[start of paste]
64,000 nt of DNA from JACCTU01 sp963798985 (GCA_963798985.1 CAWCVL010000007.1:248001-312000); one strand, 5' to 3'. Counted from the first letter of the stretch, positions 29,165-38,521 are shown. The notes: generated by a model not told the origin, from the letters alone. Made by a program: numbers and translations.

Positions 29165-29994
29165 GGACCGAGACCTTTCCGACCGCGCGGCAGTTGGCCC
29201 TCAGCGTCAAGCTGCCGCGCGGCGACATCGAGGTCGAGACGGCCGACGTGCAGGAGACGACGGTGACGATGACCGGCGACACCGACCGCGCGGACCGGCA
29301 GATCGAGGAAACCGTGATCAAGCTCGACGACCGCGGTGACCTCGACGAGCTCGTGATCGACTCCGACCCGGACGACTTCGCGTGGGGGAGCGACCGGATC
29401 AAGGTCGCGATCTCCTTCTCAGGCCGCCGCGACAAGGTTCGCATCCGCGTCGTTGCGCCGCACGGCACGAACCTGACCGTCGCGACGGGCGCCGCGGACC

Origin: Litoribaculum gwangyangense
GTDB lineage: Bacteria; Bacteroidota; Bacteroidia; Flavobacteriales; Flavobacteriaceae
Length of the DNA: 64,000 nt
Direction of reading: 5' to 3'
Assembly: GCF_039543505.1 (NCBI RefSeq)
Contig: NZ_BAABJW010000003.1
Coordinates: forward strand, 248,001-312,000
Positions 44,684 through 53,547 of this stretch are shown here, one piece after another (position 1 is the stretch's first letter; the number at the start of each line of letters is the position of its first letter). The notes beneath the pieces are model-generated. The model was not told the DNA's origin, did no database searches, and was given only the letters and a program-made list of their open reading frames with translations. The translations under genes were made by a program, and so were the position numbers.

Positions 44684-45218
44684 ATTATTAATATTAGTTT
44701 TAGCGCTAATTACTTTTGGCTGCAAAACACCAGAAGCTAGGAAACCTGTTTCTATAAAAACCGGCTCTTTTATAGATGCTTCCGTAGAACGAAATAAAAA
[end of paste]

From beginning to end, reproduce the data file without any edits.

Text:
64,000 nt of DNA from JACCTU01 sp963798985 (GCA_963798985.1 CAWCVL010000007.1:248001-312000); one strand, 5' to 3'. Counted from the first letter of the stretch, positions 29,165-38,521 are shown. The notes: generated by a model not told the origin, from the letters alone. Made by a program: numbers and translations.

Positions 29165-29994
29165 GGACCGAGACCTTTCCGACCGCGCGGCAGTTGGCCC
29201 TCAGCGTCAAGCTGCCGCGCGGCGACATCGAGGTCGAGACGGCCGACGTGCAGGAGACGACGGTGACGATGACCGGCGACACCGACCGCGCGGACCGGCA
29301 GATCGAGGAAACCGTGATCAAGCTCGACGACCGCGGTGACCTCGACGAGCTCGTGATCGACTCCGACCCGGACGACTTCGCGTGGGGGAGCGACCGGATC
29401 AAGGTCGCGATCTCCTTCTCAGGCCGCCGCGACAAGGTTCGCATCCGCGTCGTTGCGCCGCACGGCACGAACCTGACCGTCGCGACGGGCGCCGCGGACC

Origin: Litoribaculum gwangyangense
GTDB lineage: Bacteria; Bacteroidota; Bacteroidia; Flavobacteriales; Flavobacteriaceae
Length of the DNA: 64,000 nt
Direction of reading: 5' to 3'
Assembly: GCF_039543505.1 (NCBI RefSeq)
Contig: NZ_BAABJW010000003.1
Coordinates: forward strand, 248,001-312,000
Positions 44,684 through 53,547 of this stretch are shown here, one piece after another (position 1 is the stretch's first letter; the number at the start of each line of letters is the position of its first letter). The notes beneath the pieces are model-generated. The model was not told the DNA's origin, did no database searches, and was given only the letters and a program-made list of their open reading frames with translations. The translations under genes were made by a program, and so were the position numbers.

Positions 44684-45218
44684 ATTATTAATATTAGTTT
44701 TAGCGCTAATTACTTTTGGCTGCAAAACACCAGAAGCTAGGAAACCTGTTTCTATAAAAACCGGCTCTTTTATAGATGCTTCCGTAGAACGAAATAAAAA